Note that both the currents and powers in parallel connections are greater than for the same devices in series.

Major Features of Resistors in Parallel

  1. Parallel resistance is found from 1Rp=1R1+1R2+1R3+...1Rp=1R1+1R2+1R3+... size 12{ { {1} over {R rSub { size 8{p} } } } = { {1} over {R rSub { size 8{1} } } } + { {1} over {R rSub { size 8{2} } } } + { {1} over {R rSub { size 8{3} } } } + "." "." "." } {}, and it is smaller than any individual resistance in the combination.
  2. Each resistor in parallel has the same full voltage of the source applied to it. (Power distribution systems most often use parallel connections to supply the myriad devices served with the same voltage and to allow them to operate independently.)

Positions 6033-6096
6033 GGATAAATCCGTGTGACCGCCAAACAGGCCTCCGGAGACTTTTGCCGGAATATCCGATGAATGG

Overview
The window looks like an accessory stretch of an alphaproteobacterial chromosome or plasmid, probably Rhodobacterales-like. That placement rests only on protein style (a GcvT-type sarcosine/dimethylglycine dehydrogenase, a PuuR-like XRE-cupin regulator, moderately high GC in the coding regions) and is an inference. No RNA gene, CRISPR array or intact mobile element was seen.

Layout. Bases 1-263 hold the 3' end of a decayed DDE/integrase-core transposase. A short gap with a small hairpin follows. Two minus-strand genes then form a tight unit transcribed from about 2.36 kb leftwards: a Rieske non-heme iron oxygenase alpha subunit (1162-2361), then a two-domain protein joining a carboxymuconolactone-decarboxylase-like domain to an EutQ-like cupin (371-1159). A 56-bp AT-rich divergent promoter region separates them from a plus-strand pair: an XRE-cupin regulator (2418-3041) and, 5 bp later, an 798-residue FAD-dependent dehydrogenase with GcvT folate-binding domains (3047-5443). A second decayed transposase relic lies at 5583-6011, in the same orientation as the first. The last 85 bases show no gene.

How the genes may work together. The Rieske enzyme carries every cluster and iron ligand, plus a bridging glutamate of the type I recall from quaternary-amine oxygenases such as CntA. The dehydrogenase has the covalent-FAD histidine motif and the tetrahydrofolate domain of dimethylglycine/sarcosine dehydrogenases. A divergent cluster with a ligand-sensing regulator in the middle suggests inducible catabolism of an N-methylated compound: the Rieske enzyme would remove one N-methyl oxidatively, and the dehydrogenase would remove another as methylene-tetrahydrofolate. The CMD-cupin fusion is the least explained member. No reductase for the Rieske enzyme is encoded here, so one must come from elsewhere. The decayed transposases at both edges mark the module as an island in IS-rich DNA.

3. Parallel resistors do not each get the total current; they divide it.

Combinations of Series and Parallel

More complex connections of resistors are sometimes just combinations of series and parallel. These are commonly encountered, especially when wire resistance is considered. In that case, wire resistance is in series with other resistances that are in parallel.

Combinations of series and parallel can be reduced to a single equivalent resistance using the technique illustrated in Figure 21.5. Various parts are identified as either series or parallel, reduced to their equivalents, and further reduced until a single resistance is left. The process is more time consuming than difficult.